Law Practice Opinion South Africa

Could AI replace the human element in arbitration?

South Africa is quickly becoming a leading jurisdiction in the arbitration sector, thus warranting an urgent call to assess the future of arbitration amidst the emergence of artificial intelligence (AI).
Frank Madikologa, Legal Assistant & Researcher at Thulamela Chambers
Frank Madikologa, Legal Assistant & Researcher at Thulamela Chambers

Arbitration, as a means of dispute resolution, has long been encouraged and regarded as an essential component of the legal landscape in South Africa. However, with the rapid advancement of AI technologies, questions have arisen regarding the future role of human arbitrators and lawyers in this evolving landscape.

AI has already made significant strides in various fields including law. It is now used to analyse contracts and make recommendations based on past cases and legal precedent.

In arbitration, AI tools can assist in tasks such as document review, legal research, and even predict case outcomes based on historical data. These capabilities have led to speculation about the potential obsolescence of human arbitrators. However, a closer examination reveals a more nuanced picture.

The human element to arbitration

Firstly, it is essential to recognise that arbitration is not solely about applying legal principles in a less formalistic manner compared to the courts and/or cost effective measure. It is also about human judgment, empathy, and understanding the intricacies of human behaviour.

While AI can efficiently process vast amounts of information, it lacks the ability to comprehend the subtleties of human emotions and intentions. This human element is particularly crucial in the context of resolving disputes, where parties often seek not only a legally sound decision but also a sense of fairness and justice.

This therefor points to its inability to weigh the evidence at hand to reach an appropriate conclusion on disputed facts. Because AI does not possess the contextual understanding that humans possess, it would take many years for AI tools to be fed with data for machine learning.

This data can be inaccessible because arbitration proceedings are private in nature and do not form part of public records unlike disputes that have been settled in a commercial court.

Cultural competence

Moreover, South Africa's apartheid history and ongoing socio-economic disparities underscore the importance of sensitivity to cultural nuances and the lived experiences of its diverse population.

Although little has been published about the relationship between arbitration and African culture or custom, human arbitrators bring a level of cultural competence and contextual understanding that may be difficult to replicate through AI alone. This human interaction and communication are crucial to arbitration's effectiveness and may be challenging for AI to quickly replicate.

In South African, where access to justice remains a significant concern, AI-powered platforms can make arbitration more accessible and affordable, particularly for marginalised communities who may face barriers to traditional legal services. By leveraging technology, South Africa can work towards a more inclusive and equitable justice system. This needs to be cautioned against the risk of the adverse impact this may have on the development of the law if all disputes are settled through arbitration, especially commercial matters.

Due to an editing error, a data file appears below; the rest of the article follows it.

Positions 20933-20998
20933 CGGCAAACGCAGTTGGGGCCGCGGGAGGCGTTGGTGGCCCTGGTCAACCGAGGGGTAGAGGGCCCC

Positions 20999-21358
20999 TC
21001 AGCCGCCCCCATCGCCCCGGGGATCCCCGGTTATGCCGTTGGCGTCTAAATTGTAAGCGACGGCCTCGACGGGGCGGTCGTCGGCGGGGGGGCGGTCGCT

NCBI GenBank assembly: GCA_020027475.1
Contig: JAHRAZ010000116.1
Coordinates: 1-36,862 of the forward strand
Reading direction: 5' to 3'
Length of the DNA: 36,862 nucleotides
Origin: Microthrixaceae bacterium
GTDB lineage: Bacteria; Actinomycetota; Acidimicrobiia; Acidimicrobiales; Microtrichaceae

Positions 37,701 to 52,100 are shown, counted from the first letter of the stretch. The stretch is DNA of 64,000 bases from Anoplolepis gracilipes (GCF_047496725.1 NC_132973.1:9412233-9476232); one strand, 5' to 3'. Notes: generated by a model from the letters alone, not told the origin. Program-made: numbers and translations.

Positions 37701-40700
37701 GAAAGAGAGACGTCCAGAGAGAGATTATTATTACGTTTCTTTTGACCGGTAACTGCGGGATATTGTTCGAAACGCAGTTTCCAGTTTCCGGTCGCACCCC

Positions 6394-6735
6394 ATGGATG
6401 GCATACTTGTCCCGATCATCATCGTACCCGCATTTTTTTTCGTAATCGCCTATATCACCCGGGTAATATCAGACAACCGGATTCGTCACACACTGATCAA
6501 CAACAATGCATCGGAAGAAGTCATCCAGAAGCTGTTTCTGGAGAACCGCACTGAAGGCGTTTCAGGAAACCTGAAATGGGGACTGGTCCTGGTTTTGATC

Indispensable input

In conclusion, while AI undoubtedly presents opportunities for enhancing the efficiency and accessibility of arbitration, as well as environmental sustainability concerns with regard to Green Arbitration, the role of human arbitrators remains indispensable especially in jurisdictions like France and Netherlands that require that an arbitrator be a natural person.

In the complex and nuanced landscape of dispute resolution, human judgment, empathy, and cultural competence are irreplaceable. The future of arbitration in South Africa will likely involve a symbiotic relationship between human arbitrators and AI technologies, where each complements the strengths of the other to deliver fair, efficient, and accessible justice for all.

About Frank Madikologa

Frank Madikologa is a dedicated final year law student at the University of South Africa and a Legal Assistant & Researcher at Thulamela Chambers, Sandton. With a passion for justice and a keen interest in various legal disciplines, throughout his academic journey, he has demonstrated exceptional analytical skills and a strong commitment to understanding complex legal principles.
With a solid academic background, Frank has actively participated in moot court competitions, where they honed their advocacy skills and gained practical courtroom experience. He has also undertaken vacation work schemes at Cliffe Dekker Hofmeyr Inc and interviewed with Lawtons Africa, where they gained valuable insights into legal practice and developed a deep understanding of legal procedures.
Driven by a desire to make a positive impact in society, Frank has engaged in pro bono work, providing legal assistance to underprivileged individuals and marginalized communities and volunteering for the Johannesburg Attorneys Association projects. He believes in using his legal knowledge to promote social justice and equality under the law.
As Frank nears the completion of his studies, he is eager to embark on a fulfilling legal career, where he can continue to advocate for justice and uphold the principles of the legal profession. With a strong foundation in both theoretical knowledge and practical experience, he is well-equipped to tackle the challenges of the legal profession and make meaningful contributions to the legal community.
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